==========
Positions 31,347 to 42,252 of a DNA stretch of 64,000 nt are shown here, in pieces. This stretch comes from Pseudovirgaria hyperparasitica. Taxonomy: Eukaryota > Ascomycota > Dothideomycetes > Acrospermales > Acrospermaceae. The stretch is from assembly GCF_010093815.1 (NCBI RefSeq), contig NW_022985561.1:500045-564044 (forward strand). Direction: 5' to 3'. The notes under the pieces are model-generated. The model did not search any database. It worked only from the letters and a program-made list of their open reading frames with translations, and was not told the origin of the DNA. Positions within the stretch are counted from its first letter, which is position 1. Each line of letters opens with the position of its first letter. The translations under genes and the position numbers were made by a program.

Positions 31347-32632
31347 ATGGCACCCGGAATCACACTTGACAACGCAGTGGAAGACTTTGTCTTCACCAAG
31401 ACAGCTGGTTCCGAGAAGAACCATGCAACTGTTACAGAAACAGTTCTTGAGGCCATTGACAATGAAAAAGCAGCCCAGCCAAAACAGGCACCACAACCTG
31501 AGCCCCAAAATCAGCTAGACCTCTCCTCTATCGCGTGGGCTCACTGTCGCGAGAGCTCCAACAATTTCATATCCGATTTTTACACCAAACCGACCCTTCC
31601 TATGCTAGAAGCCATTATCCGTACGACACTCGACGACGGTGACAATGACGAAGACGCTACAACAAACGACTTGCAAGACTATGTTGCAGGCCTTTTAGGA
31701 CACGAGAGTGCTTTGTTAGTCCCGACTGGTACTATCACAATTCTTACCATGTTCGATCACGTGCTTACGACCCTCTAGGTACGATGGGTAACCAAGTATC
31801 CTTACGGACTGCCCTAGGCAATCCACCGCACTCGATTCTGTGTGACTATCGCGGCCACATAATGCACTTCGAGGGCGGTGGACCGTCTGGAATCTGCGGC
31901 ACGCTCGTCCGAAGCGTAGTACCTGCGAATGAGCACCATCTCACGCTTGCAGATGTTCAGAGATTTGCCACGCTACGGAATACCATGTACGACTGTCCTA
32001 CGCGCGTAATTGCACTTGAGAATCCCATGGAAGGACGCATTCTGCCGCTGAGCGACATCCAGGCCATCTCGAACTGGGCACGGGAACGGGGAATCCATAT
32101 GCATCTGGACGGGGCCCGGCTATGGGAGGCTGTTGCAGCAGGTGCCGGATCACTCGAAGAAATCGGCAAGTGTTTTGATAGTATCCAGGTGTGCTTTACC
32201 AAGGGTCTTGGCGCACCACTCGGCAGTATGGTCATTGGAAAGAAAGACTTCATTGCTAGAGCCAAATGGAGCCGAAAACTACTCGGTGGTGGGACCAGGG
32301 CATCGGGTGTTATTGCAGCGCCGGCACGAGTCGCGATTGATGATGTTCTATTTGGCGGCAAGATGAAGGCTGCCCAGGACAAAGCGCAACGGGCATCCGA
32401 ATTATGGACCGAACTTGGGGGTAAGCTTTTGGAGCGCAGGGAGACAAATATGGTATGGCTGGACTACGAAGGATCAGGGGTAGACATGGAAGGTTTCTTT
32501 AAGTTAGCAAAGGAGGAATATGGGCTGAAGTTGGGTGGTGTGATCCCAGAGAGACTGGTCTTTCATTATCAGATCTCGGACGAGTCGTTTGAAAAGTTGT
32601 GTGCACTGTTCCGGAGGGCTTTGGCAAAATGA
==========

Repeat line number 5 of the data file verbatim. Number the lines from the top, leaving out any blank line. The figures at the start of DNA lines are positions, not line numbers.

31501 AGCCCCAAAATCAGCTAGACCTCTCCTCTATCGCGTGGGCTCACTGTCGCGAGAGCTCCAACAATTTCATATCCGATTTTTACACCAAACCGACCCTTCC